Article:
Stewardship is the giving of time and talent, as well as treasure. Read about ways to give your talents and time in bringing in, building up and sending out disciples for Jesus Christ at Grace.
The Adult Education Committee
Proverbs 9:9 provides: “Give instruction to the wise, and they will become wiser still; teach the righteous and they will gain in learning.”
Grace Church is blessed to have a committee whose mission is to provide instruction for the adult members of our congregation on a weekly basis. The Adult Education Committee, whose current chair is Christa Krout, arranges two or three adult education classes each week during the academic year, and one class each week during the summer, as well as year-round Bible study. Classes are conducted between the Sunday services, and a number of them continue over two or three Sundays.
Topics addressed during the adult education hour cover a broad range of subjects, from Bible study offering detailed discussion of rotating books of the Bible to discussions of current issues facing our local and national community. In addition to religious scholars, prior speakers have included health care professionals, attorneys, art experts, and elected officials from local governments. The committee brainstorms ideas for prospective topics and speakers at its monthly meetings. Parishioners volunteer ideas for presentations as well.
A relatively new initiative, jointly sponsored by the Adult Education Committee and the Children’s Religious Education Committee, is CAFÉ (“Coffee, Adult Fellowship and Education“), which is offered during the weeks when Sunday School classes are in session. CAFÉ is a Bible study for adults, and its topics parallel the Sunday School lessons the students are covering that week. According to Christa, CAFÉ has proven to be “immensely popular with parents of our Sunday School students.” The success of the “fellowship and educational opportunity” provided by CAFÉ has been “hugely rewarding” for committee members. More broadly, members surveyed for the recent Congregational Discovery project identified adult education as one of the offerings of the church that attract people to Grace.
Potential members of the Adult Education Committee do not need to have the phone numbers of Concordia University theology professors on speed dial to contribute to the committee. Christa notes that “a majority of our potential speakers have some connection to Grace” and that committee members take advantage of these connections in reaching out to speakers. In addition to arranging for the presentations, committee members rotate “hosting” responsibilities for each speaker, scheduling any audio-visual equipment, introducing the speaker, and following up with the presenter.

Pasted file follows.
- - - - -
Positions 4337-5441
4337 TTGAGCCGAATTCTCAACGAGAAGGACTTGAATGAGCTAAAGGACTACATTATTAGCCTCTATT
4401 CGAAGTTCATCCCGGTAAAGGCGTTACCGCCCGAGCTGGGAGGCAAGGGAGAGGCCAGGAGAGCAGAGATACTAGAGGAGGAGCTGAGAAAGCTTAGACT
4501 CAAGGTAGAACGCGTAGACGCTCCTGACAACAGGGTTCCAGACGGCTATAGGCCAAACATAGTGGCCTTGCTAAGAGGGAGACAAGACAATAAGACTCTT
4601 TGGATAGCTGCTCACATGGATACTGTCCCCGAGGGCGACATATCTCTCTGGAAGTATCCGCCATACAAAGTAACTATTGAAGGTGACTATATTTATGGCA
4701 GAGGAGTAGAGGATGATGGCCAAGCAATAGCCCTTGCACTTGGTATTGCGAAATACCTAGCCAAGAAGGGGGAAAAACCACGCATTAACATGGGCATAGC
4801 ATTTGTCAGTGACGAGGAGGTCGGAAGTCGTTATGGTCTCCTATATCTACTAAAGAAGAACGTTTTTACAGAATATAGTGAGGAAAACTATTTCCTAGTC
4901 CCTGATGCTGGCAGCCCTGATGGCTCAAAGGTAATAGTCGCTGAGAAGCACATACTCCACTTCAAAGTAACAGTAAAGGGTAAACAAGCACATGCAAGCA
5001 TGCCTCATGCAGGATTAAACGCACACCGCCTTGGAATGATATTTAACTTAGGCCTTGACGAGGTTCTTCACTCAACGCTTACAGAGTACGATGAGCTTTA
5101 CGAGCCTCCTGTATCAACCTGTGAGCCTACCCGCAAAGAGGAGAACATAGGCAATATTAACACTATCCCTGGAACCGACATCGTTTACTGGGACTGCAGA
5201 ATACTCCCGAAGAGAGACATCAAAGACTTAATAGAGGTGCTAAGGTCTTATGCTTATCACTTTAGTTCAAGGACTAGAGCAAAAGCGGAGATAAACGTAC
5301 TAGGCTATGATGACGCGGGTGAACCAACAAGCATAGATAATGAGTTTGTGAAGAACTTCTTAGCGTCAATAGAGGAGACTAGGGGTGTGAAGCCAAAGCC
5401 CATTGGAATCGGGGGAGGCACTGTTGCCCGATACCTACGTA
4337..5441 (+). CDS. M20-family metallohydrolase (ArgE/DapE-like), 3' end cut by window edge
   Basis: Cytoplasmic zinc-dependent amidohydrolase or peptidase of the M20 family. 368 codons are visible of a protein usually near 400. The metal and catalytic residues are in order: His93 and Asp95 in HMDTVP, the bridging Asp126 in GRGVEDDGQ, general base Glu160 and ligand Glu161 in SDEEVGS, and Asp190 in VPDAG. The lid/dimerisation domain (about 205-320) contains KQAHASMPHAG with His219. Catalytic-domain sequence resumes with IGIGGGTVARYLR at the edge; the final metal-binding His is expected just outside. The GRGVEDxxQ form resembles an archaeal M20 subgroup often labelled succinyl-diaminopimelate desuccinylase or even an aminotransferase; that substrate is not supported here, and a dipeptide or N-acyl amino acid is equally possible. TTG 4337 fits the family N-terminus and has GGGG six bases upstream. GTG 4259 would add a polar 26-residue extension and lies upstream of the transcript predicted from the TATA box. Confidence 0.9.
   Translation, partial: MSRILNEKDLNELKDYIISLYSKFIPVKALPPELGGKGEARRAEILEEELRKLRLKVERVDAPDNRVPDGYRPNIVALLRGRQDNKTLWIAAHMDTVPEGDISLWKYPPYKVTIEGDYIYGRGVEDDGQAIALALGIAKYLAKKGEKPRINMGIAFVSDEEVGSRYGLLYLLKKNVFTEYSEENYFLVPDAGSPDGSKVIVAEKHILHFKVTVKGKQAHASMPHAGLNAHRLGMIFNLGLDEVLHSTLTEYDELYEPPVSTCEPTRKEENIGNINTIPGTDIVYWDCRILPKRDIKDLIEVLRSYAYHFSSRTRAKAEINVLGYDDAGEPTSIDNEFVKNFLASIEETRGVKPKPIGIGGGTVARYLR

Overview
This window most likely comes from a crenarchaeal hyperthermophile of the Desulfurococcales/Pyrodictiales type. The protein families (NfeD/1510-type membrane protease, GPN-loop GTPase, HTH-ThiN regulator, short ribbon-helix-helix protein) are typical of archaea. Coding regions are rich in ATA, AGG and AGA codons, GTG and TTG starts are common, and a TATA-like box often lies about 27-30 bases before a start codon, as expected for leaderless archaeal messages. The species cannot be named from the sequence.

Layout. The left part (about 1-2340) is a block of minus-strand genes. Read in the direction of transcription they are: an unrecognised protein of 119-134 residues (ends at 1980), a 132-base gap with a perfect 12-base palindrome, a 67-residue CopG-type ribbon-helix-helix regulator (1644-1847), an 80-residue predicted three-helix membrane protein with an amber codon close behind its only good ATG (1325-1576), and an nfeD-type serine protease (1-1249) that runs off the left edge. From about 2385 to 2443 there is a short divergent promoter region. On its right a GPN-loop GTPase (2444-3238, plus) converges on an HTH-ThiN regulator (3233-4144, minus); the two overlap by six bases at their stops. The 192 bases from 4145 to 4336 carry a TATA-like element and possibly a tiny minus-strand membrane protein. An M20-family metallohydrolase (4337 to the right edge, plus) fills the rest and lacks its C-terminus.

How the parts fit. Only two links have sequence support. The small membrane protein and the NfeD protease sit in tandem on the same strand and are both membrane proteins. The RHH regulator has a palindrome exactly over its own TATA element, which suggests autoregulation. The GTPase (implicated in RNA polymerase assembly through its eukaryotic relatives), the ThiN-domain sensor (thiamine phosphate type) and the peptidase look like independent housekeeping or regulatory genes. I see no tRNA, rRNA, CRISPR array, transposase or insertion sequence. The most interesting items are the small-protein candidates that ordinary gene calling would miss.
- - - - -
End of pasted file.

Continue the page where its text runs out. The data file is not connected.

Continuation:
Information about adult education offerings can be found in the Weekly Announcements and in Grace Notes. Interested in discovering more about the Adult Education Committee? Contact Grace for more information.
The Social Ministry Committee: Caring for Our Brothers and Sisters
Serving on the Social Ministry Committee enables Grace member Galen Gockel to answer the biblical call to take care of those in need. Currently the committee chair, Galen talks about how this stewardship opportunity helps him use his time and talents.
In Matthew 25, Jesus was asked, "Lord, when did we see you hungry and feed you, or thirsty and give you something to drink?" He responded, “Truly I tell you, whatever you did for one of the least of these brothers and sisters of mine, you did for me.”
Those words undergird the work of Grace's Social Ministry Committee in all its programs. You may have noticed some of our efforts: a food drive in June, a school supplies drive in August, a Christmas tree laden with gift tags for children, young moms and the elderly—all of these represent opportunities for you to share your blessings.
Our committee also provides opportunities for you to serve on-site.
▪ Sandwich-making at Fraternité de Notre Dame in Chicago’s Austin neighborhood on the third Monday of the month
▪ Volunteering at the food pantry of Harmony Community Church in the Lawndale neighborhood, where our former youth director James Brooks is now pastor
▪ Helping out on specially designated Saturday mornings at the Greater Chicago Food Depository
As Galen observes, “Leaving our suburban ‘bubble’ makes real the many problems encountered daily by those living not many miles from our doorstep.”
Galen says it was “particularly gratifying” to deliver school supplies to Grace Lutheran School in Chicago's Little Village neighborhood. He reports: “An inspiring band of teachers serves an all-Hispanic student body in a community where quality education is sorely needed.”